The treble is their weak point for sure, with a smooth and somewhat quickly rolled off treble that ends around 12 kHz. This being said, for most people, there’s enough energy and the treble is resolving enough to give NM2+ a sense of air, along with good cymbal representation. Metalure Wave rolls off faster than NM2+, and the treble character of NM2+ is natural, rather than wet, so it is not sibilant, not splashy and not overly colored either. All in all, they are plenty dynamic, plenty punchy, and for the price, if you want a natural – basshead IEM with a warm midrange and smooth textures, NM2+ is pretty excellent.
The main comparisons will be with IKKO OH10 Obsidian (170 USD), Optimisation Elements OElements Tita (170 USD), and BQEYZ Spring 2 (170 USD). For some reason all of them decided to go for 170 USD. The quality is great around this price point, and it is basically what the most expensive entry-level IEMs cost, and what the most affordable mid rangers cost.
Nf Audio NM2+ vs IKKO OH10 Obsidian (170 USD vs 170 USD) – Obsidian is all about the detail and resolution, so it is much more clear and detailed than NM2+, but has less bass. NM2+ is better if you want bass and a smoother character, where OH10 is finer tuned for detail and resolution, and a more traditional V-Shaped sound with less roll-off. NM2+ is smoother, more relaxing, deeper and better for EDM, Dubstep, Pop and Rock. OH10 is more interesting for detailed music, technical death metal, bands with many members, and music that you want to sound brighter with more air.
Nf Audio NM2+ vs OElements Tita (170 USD vs 170 USD) – Tita has a thicker, deeper sound than NM2+ with less roll off at the treble, but also less detail, less resolution, and less upper midrange emphasis. This means that Tita sounds smoother all-around. Tita can also be worn straight-down, while NM2+ only over-the-ear. I prefer the overall more hype signature of NM2+ with more detail, more texture, more layers for music and a wider soundstage. NM2+ sounds more open, more wide, with more detail, and less bass. Tita is better if you want to relax only, and don’t care about having more resolution and more overall clarity. NM2+ is better if you want to squeeze the most detail all while having a basshead friendly signature.
Nf Audio NM2+ vs BQEYZ Spring 2 (170 USD vs 170 USD) – Spring 2 is much brighter, with more detail and more resolution in the treble, but less bass and less overall emphasis on the lows and thickness. Spring 2 is also a bit more comfortable than NM2+. I prefer the overall resolution and clarity on Spring 2, but I like the bass on NM2+ more, they present music deeper, with more accent on the sub-bass. Spring 2 is smoother in texture, so despite having more air and more treble, it is not more fatiguing. NM2+ sounds more textured, which is also great.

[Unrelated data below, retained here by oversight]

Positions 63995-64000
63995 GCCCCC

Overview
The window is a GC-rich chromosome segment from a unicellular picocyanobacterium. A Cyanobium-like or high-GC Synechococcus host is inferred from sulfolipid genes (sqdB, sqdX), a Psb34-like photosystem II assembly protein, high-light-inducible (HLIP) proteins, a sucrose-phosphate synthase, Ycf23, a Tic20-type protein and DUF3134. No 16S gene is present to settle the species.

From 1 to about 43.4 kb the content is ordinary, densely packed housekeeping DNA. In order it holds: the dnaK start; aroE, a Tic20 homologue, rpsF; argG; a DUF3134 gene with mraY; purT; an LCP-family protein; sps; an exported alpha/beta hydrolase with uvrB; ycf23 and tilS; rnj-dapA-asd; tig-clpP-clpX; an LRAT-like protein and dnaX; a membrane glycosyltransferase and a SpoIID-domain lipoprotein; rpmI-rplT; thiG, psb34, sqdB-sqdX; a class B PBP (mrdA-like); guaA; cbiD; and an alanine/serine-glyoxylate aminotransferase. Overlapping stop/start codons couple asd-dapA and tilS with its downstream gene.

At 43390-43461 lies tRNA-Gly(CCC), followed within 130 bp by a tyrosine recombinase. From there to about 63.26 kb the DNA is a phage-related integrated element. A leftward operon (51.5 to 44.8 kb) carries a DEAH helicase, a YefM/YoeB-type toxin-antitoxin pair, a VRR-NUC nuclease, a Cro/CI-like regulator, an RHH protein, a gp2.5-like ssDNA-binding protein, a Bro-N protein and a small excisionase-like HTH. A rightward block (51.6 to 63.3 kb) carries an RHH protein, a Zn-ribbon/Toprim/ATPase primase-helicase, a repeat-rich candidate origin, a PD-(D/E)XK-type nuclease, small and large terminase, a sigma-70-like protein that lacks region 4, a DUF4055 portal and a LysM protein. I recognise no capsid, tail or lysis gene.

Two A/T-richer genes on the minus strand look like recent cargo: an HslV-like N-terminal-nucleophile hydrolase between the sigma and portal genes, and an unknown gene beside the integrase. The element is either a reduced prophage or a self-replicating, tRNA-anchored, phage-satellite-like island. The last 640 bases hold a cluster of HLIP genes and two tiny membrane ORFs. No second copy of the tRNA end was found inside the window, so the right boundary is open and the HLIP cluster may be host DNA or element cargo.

Value and Conclusion
In the overall sense, NM2+ is a great IEM for the money, with good detail, good resolution, good comfort and a recommended purchase. The company managed to make an interesting product. The shop selling it, Aoshida is also a great place to purchase your IEMs from, and despite me delaying this review for months (out of personal and work issues), they have been rather understanding and I personally am looking forward to collaborating with them in the future too.
The package of NM2+ is interesting, as interesting as the one for NA2 has been, and the company clearly likes to make an interesting show for their IEMs, not just have an interesting product. I personally appreciate this, as it makes the whole owning that product experience a bit more interesting.
At the end of the day, if you’re looking for a good bass-head friendly but natural sounding IEM, with good resolution, smooth treble, smooth bass, but good amount of bass, great impact, great overall dynamics, and a pocket friendly price, the NM2+ should be in your purchase list for the future.
You can grab one from the official store: https://aoshida-audio.com/products/nf-audio-nm2-1
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Full Playlist used for this review
We listened to more songs than those named in this playlist, but those are excellent for identifying a sonic signature. PRaT, Texturization, Detail, Resolution, Dynamics, Impact, and overall tonality are all revealed by those songs. We recommend trying most of the songs from this playlist, especially if you’re searching for new music!